Tag Archives: Mandarin

Cheh Chang – Mai ming xiao zi AKA The Magnificent Ruffians (1979)

A tale of lies and revenge. A local Kung fu master hopes to monopolise, but family in his way is protected by a great martial artist. The evil lord hires 4 local beggars all masters in their own arts (pole, swords, kicking, axe) and tells them lies about the young fighter to sour their feelings on him causing them to challenge him to a duel. But after countless fights between them they all realize that they are much better friends then enemies, until one of the fighters is sabotaged and kills the young fighter. Being mistakin for a killer the other 3 turn their backs on him and chase him off swearing revenge until they find out what the real story is. Amazing weopon work that only the venoms could show you. Another first class story line, hands down just another great venoms movie period. Read More »

Siew Hua Yeo – A Land Imagined (2018)

Winner of the top prize at last year’s Locarno Film Festival, Yeo Siew Hua’s third feature is a clever, evocative shape-shifter that begins as a kind of dreamy noir and ends up a sober, politically incisive work of social realism. First we follow gruff, disenchanted detective Lok (Peter Yu) as he searches for Wang (Liu Xiaoyi), a missing construction worker from mainland China. We’re then ushered back in time to see Wang’s life before his disappearance—and what had seemed a typical noir scenario instead turns out to be far more in line with reality as we know it today. Read More »

Xiaolu Guo – Jintian De Yu Zenme Yang ? AKA How Is Your Fish Today ? (2006)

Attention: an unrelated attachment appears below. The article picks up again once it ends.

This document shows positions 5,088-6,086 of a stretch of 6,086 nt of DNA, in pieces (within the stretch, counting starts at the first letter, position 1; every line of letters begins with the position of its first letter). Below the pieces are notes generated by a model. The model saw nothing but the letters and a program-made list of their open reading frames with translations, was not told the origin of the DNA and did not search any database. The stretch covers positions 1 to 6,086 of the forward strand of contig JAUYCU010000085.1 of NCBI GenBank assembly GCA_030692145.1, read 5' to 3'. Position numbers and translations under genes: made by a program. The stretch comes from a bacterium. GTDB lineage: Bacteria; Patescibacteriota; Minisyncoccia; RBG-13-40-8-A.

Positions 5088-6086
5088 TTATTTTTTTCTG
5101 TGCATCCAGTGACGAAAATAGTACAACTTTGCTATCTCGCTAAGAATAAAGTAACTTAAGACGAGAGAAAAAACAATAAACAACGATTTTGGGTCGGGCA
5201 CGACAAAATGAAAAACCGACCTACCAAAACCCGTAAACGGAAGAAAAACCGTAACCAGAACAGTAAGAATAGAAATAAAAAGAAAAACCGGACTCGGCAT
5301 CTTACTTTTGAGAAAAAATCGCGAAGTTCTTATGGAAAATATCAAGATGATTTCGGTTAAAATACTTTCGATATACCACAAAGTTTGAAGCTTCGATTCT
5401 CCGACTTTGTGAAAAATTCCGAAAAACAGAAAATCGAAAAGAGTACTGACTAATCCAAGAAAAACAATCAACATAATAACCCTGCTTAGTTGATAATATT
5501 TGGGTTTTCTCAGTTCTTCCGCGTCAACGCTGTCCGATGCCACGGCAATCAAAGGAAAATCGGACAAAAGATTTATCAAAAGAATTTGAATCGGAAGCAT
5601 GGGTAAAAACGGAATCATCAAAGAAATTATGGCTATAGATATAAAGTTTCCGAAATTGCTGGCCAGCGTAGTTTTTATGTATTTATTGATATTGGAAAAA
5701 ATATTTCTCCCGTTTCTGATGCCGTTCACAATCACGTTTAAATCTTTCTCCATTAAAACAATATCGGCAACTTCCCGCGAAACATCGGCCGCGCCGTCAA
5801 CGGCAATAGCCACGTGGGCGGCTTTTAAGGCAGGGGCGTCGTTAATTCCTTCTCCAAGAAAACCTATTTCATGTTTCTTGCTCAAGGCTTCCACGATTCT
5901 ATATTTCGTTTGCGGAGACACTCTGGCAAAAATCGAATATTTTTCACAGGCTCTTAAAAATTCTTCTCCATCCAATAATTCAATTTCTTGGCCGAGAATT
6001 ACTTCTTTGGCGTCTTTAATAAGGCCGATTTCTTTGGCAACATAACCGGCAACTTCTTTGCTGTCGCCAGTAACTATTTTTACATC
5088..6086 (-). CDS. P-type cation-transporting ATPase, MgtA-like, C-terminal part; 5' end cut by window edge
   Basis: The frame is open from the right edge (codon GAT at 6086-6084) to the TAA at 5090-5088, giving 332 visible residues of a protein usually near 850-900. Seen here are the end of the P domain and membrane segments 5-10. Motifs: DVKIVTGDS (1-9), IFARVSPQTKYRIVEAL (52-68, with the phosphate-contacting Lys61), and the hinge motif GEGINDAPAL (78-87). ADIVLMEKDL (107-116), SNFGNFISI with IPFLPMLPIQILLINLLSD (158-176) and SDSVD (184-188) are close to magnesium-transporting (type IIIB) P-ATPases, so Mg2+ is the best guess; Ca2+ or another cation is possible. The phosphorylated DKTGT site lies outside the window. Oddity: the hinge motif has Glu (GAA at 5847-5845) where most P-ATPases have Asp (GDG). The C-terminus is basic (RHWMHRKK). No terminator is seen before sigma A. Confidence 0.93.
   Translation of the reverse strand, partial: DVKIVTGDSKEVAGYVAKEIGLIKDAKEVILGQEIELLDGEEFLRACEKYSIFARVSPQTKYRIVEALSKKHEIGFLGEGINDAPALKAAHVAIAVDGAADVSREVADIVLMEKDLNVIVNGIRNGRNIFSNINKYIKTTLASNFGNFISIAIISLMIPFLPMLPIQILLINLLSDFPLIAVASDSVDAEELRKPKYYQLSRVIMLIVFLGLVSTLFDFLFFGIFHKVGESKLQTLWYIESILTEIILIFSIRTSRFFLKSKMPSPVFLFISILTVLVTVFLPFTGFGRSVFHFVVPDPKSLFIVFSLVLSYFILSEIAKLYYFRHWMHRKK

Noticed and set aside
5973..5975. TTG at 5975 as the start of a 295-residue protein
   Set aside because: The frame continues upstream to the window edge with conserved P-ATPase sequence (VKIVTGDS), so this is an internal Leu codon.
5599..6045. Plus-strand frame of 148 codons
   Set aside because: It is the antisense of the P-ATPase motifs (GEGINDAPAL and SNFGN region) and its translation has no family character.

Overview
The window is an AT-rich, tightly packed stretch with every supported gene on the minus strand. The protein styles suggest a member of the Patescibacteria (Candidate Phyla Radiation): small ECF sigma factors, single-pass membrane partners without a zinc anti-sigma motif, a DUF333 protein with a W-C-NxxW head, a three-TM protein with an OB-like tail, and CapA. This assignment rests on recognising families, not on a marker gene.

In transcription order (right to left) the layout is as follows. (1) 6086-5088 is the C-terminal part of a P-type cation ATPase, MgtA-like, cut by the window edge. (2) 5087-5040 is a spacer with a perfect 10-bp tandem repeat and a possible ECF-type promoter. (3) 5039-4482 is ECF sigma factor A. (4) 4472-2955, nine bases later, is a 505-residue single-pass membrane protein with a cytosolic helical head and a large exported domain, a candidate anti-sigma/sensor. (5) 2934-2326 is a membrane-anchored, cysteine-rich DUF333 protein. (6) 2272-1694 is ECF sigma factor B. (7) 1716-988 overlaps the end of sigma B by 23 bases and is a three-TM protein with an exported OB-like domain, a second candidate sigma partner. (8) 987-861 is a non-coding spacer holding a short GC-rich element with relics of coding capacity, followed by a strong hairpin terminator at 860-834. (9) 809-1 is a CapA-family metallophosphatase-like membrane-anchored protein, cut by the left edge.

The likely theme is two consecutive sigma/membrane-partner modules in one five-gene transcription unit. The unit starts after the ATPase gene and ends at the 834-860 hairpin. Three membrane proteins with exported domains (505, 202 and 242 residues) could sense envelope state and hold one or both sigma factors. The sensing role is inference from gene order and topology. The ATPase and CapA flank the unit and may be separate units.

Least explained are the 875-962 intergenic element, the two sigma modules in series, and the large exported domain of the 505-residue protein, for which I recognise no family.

A young man in southern China has killed his lover. He starts a lonely escape across the whole country towards his land of wonder, a snowy village at the northern border. Sitting at his desk in Beijing, a scriptwriter is writing that man’s story. It is through his characters that his life gains its weight, meaning and freedom. His imagination blurs the boundaries between reality and fiction. The snowy village lies on the quiet border between China and Russia. Old villagers fish under the ice, school children study English text about America. They endure the long winter nights waiting for the sun to come back… Read More »

Elvis Lu – The Shepherds (2018)

Despite harsh condemnation and denunciation from society, a heterosexual female pastor founded Taiwan’s first LGBT-affirming church in May 1996. For LGBT Christians, who had been rejected by the Christian community for a long time, they finally have a church that offers them a safe haven. Though the founder has passed away, the church members continue to make their voice heard, confronting the unjust social institutions while struggling with religious conflict at the same time. Come hell or high water, they strive to make a difference in the lives of others by telling their own life stories, in hope that love will eventually trump hate and solve misunderstanding someday. Read More »

Ming-liang Tsai – Tian bian yi duo yun AKA The Wayward Cloud [+Extras] (2005)

Quote:
Hsiao-Kang, now working as a pornographic actor, meets Shiang-chyi once again. Meanwhile, the city of Taipei faces a water shortage that makes the sales of watermelons skyrocket. Read More »

Peter Chan – Tau ming chong aka The Warlords (2007)

The film is set in the 1860s, during the Taiping Rebellion in the late Qing Dynasty in China. The story, based on an unresolved crime in 1870, tells of three sworn brothers (played by Andy Lau, Jet Li and Takeshi Kaneshiro) who are forced to turn against one another due to the harsh realities of war and political intrigue. Read More »

Ming-liang Tsai – He liu AKA The River (1997)

Quote:
An unemployed young man named Hsiao-Kang (Lee Kang-sheng) passes idle time at a local Taipei mall when he encounters an old friend (Chen Shiang-chyi) on the opposite escalator. With time on his hands, he agrees to accompany her back to the location shoot where she is working as a production assistant for a film. At the site, the director is displeased with the unrealistic appearance of a mannequin intended to represent a dead body floating on the river, and asks the aimless Hsiao-Kang to act as a stand-in for the shot. Read More »